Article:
Once you have a public cert, you are no longer required to sign your configuration profiles.


    Is that server currently using OD for any other services?

  • DOLAdmin Level 1 Level 1

    No OD isn't supporting any other services.  What about Manage Devices, hardware network?  One 3rd party guide says the Computer Name must be name.local for local network use and name.private "to ensure access to the server remotely".  Mine is just set to computer name (no .local or .private).  How about you?



    that Settings.jpg

  • burton11234 Level 1 Level 1

    Using the picture you are showing me, both the computer name and local hostname in that picture are both the short name of the server. "server"


    The Hostname is the FQDN of the


    The UR: at the bottom under managed devices you blacked out would be



    The reason why I asked you if you were using OD for any policies or users, was... I would remove OD, wipe profile manager with a script that restores it to defaults, and reconfigure everything again.


    Its a fairly easy process, and if everythign is cleaned up, you shouldn't have any issues re-configuring things after. Sometimes if a hossed cert gets stuck somewhere it tends to screw things up!


    I would be more then happy to give you the process if you want???

  • DOLAdmin Level 1 Level 1

    burton11234: I've already done the OD (and Profile Manager) tear down/rebuild at Apple's pre-EDC recommendation due to the earlier DNS issue but sure - go ahead and send the steps just in case I decide to try it again. I will be sure to post the fix here if that comes about. We're shopping for a Mac Mini with Lion Server installed now to stick out on the DMZ rather than this box anyway.  The Mini will just be used for external ios management like your setup.  Thanks.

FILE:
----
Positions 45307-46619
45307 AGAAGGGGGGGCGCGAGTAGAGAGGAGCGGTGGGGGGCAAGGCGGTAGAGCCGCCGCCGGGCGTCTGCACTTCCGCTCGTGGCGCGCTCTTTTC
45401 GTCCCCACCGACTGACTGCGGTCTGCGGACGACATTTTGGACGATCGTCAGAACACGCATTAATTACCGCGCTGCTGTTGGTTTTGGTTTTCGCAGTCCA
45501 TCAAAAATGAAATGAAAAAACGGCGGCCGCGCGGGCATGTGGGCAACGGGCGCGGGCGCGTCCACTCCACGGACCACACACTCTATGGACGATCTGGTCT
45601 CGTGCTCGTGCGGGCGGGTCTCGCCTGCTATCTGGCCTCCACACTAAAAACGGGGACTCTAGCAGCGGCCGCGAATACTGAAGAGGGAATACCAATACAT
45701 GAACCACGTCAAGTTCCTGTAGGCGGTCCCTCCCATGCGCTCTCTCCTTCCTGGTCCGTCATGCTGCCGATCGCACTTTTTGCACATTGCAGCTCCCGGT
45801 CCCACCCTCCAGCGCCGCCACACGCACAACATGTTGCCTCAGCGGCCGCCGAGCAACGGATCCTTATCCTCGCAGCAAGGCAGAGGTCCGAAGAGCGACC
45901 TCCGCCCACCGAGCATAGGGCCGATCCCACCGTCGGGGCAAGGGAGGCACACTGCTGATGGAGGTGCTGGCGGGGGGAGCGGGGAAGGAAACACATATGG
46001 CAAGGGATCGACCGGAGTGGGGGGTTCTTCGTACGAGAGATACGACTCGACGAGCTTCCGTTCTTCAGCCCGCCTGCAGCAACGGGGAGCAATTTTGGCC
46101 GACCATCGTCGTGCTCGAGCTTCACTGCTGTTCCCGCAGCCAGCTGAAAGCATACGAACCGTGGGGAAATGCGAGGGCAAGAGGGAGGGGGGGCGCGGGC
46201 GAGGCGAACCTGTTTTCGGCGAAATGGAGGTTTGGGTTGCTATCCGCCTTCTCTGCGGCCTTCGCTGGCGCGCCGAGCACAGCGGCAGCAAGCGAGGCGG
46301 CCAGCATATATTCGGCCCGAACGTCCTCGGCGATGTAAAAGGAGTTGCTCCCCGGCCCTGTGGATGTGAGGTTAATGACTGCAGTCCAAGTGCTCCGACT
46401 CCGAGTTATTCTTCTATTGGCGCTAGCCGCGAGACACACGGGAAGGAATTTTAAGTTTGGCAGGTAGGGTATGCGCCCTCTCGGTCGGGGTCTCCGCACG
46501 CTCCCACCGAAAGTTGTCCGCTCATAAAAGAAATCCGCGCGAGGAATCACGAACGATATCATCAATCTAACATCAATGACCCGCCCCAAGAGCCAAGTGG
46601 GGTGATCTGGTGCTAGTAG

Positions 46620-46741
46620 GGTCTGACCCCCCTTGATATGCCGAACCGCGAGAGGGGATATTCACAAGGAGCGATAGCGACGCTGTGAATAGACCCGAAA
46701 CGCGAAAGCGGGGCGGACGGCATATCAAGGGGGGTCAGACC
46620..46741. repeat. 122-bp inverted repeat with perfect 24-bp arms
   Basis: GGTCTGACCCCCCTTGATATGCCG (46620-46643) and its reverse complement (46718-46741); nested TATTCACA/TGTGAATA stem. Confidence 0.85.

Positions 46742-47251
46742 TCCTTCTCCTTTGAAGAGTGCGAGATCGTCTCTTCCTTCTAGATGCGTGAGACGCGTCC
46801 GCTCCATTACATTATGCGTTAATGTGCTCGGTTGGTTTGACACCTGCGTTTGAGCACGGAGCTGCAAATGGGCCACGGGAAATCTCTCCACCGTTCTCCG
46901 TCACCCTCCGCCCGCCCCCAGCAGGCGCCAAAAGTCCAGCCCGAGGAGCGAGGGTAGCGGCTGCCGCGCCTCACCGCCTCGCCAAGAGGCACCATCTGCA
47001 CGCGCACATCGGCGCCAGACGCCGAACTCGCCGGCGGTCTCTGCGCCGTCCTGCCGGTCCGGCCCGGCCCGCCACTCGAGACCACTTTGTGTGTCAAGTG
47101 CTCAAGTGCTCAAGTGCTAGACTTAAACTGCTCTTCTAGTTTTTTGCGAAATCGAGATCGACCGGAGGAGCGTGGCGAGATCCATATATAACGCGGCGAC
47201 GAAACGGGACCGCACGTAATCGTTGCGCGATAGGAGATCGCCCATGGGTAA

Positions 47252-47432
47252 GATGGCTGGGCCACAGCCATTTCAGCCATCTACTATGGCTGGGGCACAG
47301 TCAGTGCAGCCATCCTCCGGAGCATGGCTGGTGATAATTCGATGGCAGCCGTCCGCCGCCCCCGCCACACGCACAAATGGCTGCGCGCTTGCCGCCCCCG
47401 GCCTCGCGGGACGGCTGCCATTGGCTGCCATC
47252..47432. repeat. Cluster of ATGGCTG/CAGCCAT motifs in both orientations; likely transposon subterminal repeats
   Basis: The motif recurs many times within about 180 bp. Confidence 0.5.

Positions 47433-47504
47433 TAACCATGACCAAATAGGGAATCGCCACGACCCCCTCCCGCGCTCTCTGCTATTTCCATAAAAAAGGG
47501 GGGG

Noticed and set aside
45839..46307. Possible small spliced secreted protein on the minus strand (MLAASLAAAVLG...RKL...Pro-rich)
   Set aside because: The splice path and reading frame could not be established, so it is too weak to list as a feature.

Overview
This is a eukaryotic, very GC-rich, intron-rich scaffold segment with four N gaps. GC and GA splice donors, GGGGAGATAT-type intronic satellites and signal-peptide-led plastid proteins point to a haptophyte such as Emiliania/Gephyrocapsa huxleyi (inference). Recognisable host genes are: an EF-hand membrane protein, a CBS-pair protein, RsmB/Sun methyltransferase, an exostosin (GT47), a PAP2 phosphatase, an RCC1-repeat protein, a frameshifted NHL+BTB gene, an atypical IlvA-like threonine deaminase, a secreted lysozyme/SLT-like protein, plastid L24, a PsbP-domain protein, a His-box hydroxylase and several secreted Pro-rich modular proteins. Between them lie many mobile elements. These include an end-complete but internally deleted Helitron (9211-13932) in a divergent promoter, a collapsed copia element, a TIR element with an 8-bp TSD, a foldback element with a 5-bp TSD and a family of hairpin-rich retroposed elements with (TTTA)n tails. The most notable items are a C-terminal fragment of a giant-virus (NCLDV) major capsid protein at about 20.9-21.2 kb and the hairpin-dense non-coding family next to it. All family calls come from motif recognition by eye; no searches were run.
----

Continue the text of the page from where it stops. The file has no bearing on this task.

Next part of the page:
• burton11234 Level 1 Level 1

    You are downloading the trust profile before trying to enroll the device, right?

  • DOLAdmin Level 1 Level 1

    Yeah - it's on the device - verified and green.  It contains two Certificates:


    One is the OD certificate

    The other is the FQDN certificate.



    Other notes...

    Here's a guy who rebooted to fix his problem...


    Another interesting thread...


    This thread suggests mailing a copy of the root certificate to the device first...  More here about applying a "valid vs self-signed" ceritificate... 


    Note I also have "no services configured" in Profile Manager/Default Configuration Profile

  • burton11234 Level 1 Level 1

    These would be the steps I would take if I was going to rebuild everything.....


    Verify OS is at 10.7.3 since there was major bug fixes done at each 10.7.x release....



    These steps were done off the top of my head, so they should be fairly easy, although not exact step by step, i went through this process numerous times, and every time it was cert related.


    The important thing here is that the  FQDN Host Name matches the push certs and OD Intermediate certs.



    Remove OD / Profile Manager


    1) Stop all services


    sudo serveradmin stop devicemgr


    2) download Serveradmin tools


    3) Launch Serveradmin and connect to your server.

    - Go into Settings and change the server to a standalone server.


    4) Kill profile manager.


    sudo /usr/share/devicemgr/backend/


    5) Launch Apple Push Cert Portal


    - Hardware -> Select Server -> Settings -> Edit Enable apple push notifications -> Manage Certs

    - Revoke All Certs


    6) Adjust Hostnames...


    - Hardware -> Select Hardware -> Network -> Edit Computer Name (Computer / Local should both be shortnames without .local)

    - Hostname should corespond to the FQDN of your organization (ex.


    7) Open Keychain access and make sure the OD and code signing certs are removed, as well as any others, that involve the FQDN.




    1) Open


    2) Select Profile Manager -> Edit .... (you should be prompted to enter a diradmin password to create open directory)


    This will also create your certs needed.


    3) I would suggust removing kerberos, and binding it to the AD realm.